The Importance of Homeschooling Support

Updated 9/27/2022

It doesn’t matter if a homeschooler is single or married, it’s a good idea to avoid homeschooling solo. The primary homeschooler will benefit from having a partner who can occasionally help teach, bounce ideas, and just take some of the load off to prevent burnout.

Your homeschool support might come from a spouse, friend, grandparent, or other homeschoolers. If you are married, the obvious choice may be your spouse, but if that person is not available due to work or lack of interest, then find a friend or relative. But first make sure that you’re not discouraging your potential partner from helping. Sometimes the primary homeschooling parent gets territorial in wanting to be the only one to help their children!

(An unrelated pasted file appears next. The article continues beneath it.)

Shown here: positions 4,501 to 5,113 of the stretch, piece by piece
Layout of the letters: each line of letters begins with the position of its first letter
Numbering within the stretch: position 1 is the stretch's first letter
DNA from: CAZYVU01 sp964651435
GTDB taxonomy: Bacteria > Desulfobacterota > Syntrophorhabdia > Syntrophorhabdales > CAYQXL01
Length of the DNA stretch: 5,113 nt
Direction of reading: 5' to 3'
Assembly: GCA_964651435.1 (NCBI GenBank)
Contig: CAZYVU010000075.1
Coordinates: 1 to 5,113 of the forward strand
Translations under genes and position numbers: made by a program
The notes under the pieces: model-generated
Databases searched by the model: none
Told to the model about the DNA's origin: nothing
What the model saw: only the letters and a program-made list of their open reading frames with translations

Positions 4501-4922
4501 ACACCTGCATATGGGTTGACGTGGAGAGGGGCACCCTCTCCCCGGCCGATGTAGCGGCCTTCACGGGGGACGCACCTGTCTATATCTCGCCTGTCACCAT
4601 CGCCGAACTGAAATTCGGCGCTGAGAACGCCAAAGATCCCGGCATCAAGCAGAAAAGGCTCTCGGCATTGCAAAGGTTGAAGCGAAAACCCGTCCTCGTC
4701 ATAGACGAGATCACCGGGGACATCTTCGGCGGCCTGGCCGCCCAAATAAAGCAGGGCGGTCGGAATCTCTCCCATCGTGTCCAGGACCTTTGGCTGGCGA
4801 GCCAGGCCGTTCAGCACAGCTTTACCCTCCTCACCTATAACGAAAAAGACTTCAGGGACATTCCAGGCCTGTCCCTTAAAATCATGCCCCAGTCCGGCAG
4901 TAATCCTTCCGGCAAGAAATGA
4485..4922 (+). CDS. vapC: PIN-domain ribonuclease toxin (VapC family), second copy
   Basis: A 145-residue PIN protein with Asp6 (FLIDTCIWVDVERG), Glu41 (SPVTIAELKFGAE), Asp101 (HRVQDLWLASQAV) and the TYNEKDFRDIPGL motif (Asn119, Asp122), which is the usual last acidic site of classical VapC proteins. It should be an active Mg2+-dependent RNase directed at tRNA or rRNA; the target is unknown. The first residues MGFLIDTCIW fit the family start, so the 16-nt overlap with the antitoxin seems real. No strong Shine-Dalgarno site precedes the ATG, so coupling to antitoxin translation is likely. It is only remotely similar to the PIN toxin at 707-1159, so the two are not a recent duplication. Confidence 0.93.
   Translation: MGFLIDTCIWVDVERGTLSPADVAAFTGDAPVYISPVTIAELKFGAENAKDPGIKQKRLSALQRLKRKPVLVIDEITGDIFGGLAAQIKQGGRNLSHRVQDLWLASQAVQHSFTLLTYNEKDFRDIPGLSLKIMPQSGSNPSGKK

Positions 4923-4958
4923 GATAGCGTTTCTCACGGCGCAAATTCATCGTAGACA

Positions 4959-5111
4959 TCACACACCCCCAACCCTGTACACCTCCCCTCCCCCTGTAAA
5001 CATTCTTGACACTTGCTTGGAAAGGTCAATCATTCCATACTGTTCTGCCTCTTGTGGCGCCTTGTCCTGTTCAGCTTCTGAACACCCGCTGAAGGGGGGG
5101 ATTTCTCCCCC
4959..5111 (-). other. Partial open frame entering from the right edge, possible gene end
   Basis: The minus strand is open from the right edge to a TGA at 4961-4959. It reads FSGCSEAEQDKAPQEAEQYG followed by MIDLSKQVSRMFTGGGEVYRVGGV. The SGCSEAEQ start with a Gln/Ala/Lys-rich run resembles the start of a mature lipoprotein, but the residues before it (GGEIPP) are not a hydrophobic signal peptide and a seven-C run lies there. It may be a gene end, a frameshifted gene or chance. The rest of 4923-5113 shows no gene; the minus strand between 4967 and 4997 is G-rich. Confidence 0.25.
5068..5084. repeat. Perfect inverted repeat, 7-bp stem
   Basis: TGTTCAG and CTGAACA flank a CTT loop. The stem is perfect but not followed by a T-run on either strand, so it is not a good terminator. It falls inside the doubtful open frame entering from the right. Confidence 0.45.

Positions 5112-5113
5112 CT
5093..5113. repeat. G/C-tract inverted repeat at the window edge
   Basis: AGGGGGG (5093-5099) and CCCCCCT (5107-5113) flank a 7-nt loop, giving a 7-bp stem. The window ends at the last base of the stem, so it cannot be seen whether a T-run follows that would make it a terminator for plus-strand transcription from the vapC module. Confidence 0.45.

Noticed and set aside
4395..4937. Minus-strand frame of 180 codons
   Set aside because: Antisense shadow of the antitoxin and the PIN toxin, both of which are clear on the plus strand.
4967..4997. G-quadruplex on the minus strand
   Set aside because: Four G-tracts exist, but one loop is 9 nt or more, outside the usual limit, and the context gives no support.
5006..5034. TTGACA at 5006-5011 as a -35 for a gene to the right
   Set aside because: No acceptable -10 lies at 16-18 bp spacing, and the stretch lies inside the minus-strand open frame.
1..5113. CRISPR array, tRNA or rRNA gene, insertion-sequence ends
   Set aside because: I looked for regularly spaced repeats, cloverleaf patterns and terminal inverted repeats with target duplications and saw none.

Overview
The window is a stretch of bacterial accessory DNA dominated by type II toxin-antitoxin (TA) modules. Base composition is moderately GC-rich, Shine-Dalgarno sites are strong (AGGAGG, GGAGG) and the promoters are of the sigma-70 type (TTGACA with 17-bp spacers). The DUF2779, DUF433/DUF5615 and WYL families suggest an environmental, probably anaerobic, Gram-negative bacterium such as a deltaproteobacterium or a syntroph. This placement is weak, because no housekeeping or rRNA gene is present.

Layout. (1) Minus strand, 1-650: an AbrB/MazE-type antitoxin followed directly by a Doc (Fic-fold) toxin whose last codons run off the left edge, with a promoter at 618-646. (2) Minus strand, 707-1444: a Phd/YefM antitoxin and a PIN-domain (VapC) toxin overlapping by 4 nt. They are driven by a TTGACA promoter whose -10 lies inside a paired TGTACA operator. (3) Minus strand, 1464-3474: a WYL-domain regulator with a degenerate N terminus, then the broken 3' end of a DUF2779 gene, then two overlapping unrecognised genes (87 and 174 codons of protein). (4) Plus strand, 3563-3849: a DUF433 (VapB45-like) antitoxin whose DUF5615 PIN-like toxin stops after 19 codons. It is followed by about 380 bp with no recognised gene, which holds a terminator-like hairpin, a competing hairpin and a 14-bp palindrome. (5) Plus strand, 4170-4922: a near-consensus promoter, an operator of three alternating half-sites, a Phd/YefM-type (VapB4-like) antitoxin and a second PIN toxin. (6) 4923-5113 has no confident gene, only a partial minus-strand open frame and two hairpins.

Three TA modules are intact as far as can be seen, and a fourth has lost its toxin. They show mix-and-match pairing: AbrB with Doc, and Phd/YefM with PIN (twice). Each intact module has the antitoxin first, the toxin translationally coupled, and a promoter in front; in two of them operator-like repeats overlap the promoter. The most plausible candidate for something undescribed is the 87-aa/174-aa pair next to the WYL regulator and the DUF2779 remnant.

It’s probably not going to be a 50/50 arrangement. It may not be all about academics, although sometimes the primary homeschooler will enlist the help of someone who is more knowledgeable in a subject and a perfect choice to help.

Maybe your homeschooling partner can be your idea person or the person you go to when you’re ready to give up. It’s going to look different in every family. It doesn’t have to be an official partnership, but something you consciously keep in mind by asking for help. Do what it takes so that you don’t feel that you have to take on the teaching of every subject, and to be there for your children without a break 24/7! It’s good for you, for the kids, and also for the person you ask to help you!

  • Have you read my blog about how my husband helped me homeschool our son?  It’s here:  Homeschool Dads.


Karen Taylor’s always homeschooled son attended a local community college after graduating from homeschooling. He transferred to UC Berkeley as a junior, and received a PhD in neuroscience from UCSF.  She shares homeschooling comments and links on Facebook, Pinterest, and this blog.